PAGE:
“Tilting at windmills.”
This phrase came to mind as my husband I walked among the windmills at a local outdoor museum on Father’s Day. I had no idea where I’d heard it before, so of course, later in the day, I googled it.
The “tilting” refers to jousting. The phrase originated in the novel Don Quixote, written by Spanish author Miguel de Cervantes in the early 1600s. In the scene referenced, the protagonist, Quixote, prepares to challenge an enemy.
“Do you see over yonder, friend Sancho, thirty or forty hulking giants? I intend to do battle with them and slay them. With their spoils we shall begin to be rich for this is a righteous war and the removal of so foul a brood from off the face of the earth is a service God will bless.”
Quixote’s adversary in this “righteous war”?
Jousting or tilting at windmills — at incorrectly perceived adversaries — is a vain battle at best, a waste of time at the very least.Tilting at windmills is a vain battle at best, a waste of time at the very least. Click To Tweet
There have been windmills in my line of sight through the years. Many of them, in fact — enemies on a far hill that threatened, or more often, adversaries that I felt were worthy of elimination. Though I hardly knew their form, I was willing to do battle, usually for quite self-righteous reasons.
“….the removal of so foul a brood from off the face of the earth is a service God will bless.”
And how might He bless me? With gratitude, with another jewel in my crown, with wealth and security?
My windmills have taken many forms:
- a point of view that was unlike my own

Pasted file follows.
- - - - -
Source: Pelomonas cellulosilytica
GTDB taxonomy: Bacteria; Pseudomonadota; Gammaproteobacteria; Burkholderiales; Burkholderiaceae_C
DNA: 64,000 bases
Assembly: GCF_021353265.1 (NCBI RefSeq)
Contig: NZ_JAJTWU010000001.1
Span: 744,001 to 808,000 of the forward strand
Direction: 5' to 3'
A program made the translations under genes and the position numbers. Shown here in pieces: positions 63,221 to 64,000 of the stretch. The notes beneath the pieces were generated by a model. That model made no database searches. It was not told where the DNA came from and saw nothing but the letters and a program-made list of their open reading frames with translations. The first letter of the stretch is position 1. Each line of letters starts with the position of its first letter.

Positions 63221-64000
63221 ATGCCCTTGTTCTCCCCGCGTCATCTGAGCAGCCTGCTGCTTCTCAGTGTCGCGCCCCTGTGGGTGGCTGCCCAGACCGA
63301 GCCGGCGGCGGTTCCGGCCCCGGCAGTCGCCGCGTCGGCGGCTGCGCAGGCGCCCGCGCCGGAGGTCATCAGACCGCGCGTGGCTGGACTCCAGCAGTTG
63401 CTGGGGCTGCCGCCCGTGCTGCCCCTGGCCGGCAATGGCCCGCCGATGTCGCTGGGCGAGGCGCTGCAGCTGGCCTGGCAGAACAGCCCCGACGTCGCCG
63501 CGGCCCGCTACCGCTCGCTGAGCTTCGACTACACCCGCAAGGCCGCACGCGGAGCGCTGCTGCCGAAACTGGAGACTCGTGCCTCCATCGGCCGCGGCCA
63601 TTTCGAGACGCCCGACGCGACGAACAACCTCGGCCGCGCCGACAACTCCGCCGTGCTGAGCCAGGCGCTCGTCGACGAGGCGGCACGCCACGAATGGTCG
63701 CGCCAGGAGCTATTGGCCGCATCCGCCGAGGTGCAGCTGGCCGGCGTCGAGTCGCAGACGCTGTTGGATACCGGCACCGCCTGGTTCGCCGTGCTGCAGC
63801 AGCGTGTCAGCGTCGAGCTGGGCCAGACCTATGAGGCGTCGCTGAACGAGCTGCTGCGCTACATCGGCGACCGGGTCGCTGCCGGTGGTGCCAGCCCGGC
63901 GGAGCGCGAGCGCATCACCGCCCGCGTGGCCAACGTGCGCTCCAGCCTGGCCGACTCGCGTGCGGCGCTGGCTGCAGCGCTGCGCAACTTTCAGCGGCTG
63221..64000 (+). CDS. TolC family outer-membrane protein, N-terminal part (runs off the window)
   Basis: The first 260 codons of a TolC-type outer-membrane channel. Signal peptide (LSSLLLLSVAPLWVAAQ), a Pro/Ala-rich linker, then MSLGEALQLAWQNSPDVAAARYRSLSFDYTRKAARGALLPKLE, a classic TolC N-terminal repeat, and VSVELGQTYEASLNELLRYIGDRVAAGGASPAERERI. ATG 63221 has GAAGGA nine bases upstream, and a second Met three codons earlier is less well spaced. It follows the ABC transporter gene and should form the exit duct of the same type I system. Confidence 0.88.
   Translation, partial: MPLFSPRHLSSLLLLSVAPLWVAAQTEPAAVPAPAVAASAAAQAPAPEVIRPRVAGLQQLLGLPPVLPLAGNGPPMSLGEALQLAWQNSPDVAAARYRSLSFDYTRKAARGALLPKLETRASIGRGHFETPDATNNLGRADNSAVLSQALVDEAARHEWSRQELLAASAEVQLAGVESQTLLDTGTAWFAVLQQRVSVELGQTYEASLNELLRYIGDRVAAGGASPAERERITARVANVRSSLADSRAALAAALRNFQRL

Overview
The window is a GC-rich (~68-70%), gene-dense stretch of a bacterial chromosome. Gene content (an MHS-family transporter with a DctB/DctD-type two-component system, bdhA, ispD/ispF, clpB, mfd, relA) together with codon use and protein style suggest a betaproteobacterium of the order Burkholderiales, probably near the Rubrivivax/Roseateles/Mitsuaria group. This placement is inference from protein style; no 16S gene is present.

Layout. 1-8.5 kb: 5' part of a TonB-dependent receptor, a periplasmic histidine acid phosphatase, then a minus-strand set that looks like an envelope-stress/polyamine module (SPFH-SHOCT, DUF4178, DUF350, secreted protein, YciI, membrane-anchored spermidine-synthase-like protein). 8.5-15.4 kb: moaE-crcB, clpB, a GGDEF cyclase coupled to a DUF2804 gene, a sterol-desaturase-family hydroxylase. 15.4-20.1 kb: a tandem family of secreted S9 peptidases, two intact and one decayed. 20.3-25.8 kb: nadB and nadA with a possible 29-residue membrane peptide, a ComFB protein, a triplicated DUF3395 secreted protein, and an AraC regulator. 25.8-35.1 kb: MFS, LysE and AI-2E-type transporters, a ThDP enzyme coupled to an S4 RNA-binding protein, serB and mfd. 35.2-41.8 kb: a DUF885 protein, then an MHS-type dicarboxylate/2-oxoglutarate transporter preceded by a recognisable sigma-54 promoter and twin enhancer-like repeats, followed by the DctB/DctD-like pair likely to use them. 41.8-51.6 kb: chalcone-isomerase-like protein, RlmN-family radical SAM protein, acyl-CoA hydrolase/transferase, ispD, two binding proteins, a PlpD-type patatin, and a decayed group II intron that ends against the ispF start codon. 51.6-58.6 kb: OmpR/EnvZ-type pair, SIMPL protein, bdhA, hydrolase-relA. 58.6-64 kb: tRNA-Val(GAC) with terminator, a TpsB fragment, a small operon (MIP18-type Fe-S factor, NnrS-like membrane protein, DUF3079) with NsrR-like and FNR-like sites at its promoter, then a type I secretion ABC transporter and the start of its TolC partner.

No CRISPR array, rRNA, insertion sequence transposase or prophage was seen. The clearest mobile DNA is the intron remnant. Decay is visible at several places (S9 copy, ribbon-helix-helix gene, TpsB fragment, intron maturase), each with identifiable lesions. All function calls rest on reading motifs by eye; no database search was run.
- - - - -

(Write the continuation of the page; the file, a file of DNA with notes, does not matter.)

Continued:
- a behavior that was contrary to my beliefs
- an individual seeking unearned recognition
- a concept or action that threatened my hard-earned security
- a political candidate who in no way represents my values or goals for our nation, state or community.
While any of these adversaries may deserve to be engaged in battle, I’ve had to tell myself more than once maybe that battle is not mine to fight.
There are more than enough very real adversaries in my world, most of them directly in front of me, and a good many of them of my own making. My energy and Quixote-like passion might be better spent doing battle with these.
- my prejudice
- my lack of initiative
- my lazy faith
- my unfounded fears
- my greed
Very real “windmills” whirl and spin on the landscape of my life. Of all our lives. Tackling those giants requires all the energy I can muster most days.
“What giants?” asked Sancho Panza.
“Those you see over there,” replied his master, “with their long arms. Some of them have arms well nigh two leagues in length.”
“Take care, sir,” cried Sancho. “Those over there are not giants but windmills.”